Helping a Friend Through Divorce: What Can I Do?

It’s almost inevitable that at some point in life you’ll have a friend going through a divorce. As a friend, you’ll naturally want to help, but helping a friend through divorce is not an experience most people have learned to do. And, even if you’ve gone through divorce yourself, someone else’s situation may be different from your own.

So what should you do?

Avoid being part of the “Greek chorus”

The most important advice to follow, paradoxically, is to use extreme caution when giving advice.  Even with the best of intentions, telling someone going through a divorce what you think they should do is a recipe for hurt feelings and a rocky friendship.

There are simply so many factors that go into each decision around divorce, even for those seemingly minor, insignificant ones. As Heather Locus, BDF’s Divorce Practice Group leader says, divorce essentially forces a couple to make a decade or more worth of decisions in only a few months or years.

These decisions also need to be made at a very emotionally charged time. A time when your friend’s social circle is changing, emotions are at an all-time high, and legal, financial, and family decisions must be made that can all have long-term ramifications. Saying there is a lot going on is an understatement.

Sensitive to the entire picture

Because there is so much going on in so many different areas of life, only one person knows the whole situation and is equipped to make decisions incorporating everything: your friend going through divorce. While your advice is well intentioned, without knowing all of what’s going on, it’s easy for you to unintentionally give inappropriate advice. As a friend, you’re trusted, and oftentimes advice you give will be heeded, but it may be counterproductive.

The best help you can offer 

Ultimately the best way to help a friend going through a divorce is to slow down their decision making during the shock/anger/resentment phases. Times when emotions are running high are not the best ones in which to make decisions with long-term ramifications.

Although you may not feel like you’re helping, lending an ear to listen when your friend needs to vent or bounce ideas off someone is often the absolute best help you can provide. By doing this, you can help your friend make decisions from a better state of mind and navigate the process with the least cost, complexity, and collateral damage.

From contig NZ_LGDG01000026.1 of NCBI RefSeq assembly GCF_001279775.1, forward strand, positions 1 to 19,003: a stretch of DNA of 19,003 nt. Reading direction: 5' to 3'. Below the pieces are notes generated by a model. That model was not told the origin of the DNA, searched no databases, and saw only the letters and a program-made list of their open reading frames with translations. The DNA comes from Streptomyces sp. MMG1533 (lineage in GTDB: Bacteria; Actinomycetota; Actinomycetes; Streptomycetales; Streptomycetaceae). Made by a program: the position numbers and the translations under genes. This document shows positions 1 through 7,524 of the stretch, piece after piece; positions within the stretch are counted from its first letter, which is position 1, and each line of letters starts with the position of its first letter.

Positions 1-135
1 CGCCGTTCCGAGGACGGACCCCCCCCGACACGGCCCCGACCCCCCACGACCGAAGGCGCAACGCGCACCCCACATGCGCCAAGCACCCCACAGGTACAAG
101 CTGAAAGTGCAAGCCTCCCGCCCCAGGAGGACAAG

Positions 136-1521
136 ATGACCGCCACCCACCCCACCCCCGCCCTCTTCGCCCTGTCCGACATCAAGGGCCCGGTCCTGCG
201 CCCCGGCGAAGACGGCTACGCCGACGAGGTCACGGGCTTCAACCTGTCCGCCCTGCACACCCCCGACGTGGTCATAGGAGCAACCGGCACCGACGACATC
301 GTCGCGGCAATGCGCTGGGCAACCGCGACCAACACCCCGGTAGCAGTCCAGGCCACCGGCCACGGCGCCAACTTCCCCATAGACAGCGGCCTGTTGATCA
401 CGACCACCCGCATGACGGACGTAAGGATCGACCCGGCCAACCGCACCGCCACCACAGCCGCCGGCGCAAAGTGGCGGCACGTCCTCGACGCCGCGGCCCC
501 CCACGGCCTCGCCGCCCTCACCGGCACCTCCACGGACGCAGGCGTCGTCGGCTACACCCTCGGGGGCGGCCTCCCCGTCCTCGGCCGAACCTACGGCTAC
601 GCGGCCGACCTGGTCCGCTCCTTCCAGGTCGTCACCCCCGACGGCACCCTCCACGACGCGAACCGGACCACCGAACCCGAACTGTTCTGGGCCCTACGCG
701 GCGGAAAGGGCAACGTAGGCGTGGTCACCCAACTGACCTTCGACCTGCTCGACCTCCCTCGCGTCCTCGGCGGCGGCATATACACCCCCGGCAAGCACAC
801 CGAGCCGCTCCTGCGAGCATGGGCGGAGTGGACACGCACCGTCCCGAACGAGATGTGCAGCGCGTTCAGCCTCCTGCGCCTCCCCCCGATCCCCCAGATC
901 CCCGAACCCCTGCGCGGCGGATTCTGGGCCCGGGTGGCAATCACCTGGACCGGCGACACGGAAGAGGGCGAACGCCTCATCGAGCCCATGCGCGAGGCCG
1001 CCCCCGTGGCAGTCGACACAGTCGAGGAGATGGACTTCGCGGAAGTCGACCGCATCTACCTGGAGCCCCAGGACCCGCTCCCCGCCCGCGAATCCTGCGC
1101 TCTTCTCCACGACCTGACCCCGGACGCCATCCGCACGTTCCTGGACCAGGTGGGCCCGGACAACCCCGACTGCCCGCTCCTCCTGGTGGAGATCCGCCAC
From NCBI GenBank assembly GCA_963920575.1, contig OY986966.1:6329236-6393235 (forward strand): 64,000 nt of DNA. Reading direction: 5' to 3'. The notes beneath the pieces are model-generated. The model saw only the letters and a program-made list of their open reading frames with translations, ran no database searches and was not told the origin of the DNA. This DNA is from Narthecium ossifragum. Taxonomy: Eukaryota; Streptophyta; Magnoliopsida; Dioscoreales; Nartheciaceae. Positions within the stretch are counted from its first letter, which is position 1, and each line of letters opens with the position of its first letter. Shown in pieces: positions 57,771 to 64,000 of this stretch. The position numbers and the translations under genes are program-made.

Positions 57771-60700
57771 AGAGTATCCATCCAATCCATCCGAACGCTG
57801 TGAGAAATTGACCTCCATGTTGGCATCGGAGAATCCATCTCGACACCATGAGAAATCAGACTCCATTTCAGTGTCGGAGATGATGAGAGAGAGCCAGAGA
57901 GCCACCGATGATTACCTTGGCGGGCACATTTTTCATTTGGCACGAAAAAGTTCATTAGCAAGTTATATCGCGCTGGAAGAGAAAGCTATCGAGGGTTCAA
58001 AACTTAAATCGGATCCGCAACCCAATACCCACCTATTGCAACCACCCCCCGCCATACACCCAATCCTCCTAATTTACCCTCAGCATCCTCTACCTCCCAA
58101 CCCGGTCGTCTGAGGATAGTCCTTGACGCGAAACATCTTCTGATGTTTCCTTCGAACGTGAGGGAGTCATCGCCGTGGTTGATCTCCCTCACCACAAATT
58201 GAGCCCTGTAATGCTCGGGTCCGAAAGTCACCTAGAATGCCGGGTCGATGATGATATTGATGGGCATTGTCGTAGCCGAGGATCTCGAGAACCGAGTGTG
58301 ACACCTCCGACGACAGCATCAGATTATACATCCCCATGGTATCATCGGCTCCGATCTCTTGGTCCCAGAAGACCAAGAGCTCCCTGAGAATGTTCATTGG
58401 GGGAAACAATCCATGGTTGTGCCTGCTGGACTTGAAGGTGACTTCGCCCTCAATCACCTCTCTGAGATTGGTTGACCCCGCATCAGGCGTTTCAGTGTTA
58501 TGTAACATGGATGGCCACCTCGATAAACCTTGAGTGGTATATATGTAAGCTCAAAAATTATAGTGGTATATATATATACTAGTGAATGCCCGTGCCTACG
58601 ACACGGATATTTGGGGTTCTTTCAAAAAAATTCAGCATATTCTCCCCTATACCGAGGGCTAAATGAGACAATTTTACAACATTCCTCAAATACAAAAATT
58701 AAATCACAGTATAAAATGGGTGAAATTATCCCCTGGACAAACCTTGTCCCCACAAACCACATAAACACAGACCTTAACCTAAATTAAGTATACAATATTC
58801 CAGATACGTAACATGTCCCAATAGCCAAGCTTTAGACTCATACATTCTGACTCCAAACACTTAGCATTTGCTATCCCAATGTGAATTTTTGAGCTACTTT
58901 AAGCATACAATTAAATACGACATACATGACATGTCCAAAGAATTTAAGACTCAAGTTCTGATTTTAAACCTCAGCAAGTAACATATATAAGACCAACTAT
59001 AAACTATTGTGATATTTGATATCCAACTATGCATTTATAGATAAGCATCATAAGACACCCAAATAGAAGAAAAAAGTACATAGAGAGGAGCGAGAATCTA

If anyone you know is contemplating or going through divorce, feel free to forward our webinar: 5 Strategies for a Financially Responsible Divorce or have them contact our Certified Divorce Financial Analysts (CDFA®), Matt Mikula or Heather Locus. Our Divorce Practice Group understands the far reaching effects of a divorce and is happy to help anyone you care about.


Mark Durrenberger, CFP®, ChFC®, EA is a Senior Advisor at BDF. Mark has been in the financial industry since 2010 and received both his Master’s and Bachelor’s degrees from Northwestern University.

Heather L. Locus, CPA, CFP®, CDFA® is a BDF Owner, founder of our Women’s Service Team and leads our Divorce Practice Group.  She loves solving complex problems by balancing the financial and emotional components with tax and legal issues.  Heather frequently presents “The Financially Responsible Woman: Five Strategies for a Full Life” and “When I do Becomes I Don’t: Five Strategies for a Financially Responsible Divorce”.  She educates parents on instilling their values and work ethic through her presentation, “Raising Financially Intelligent Children”.  Heather has contributed to various publications including The Wall Street Journal, Crain’s Chicago Business, the AARP Bulletin and Divorce Magazine.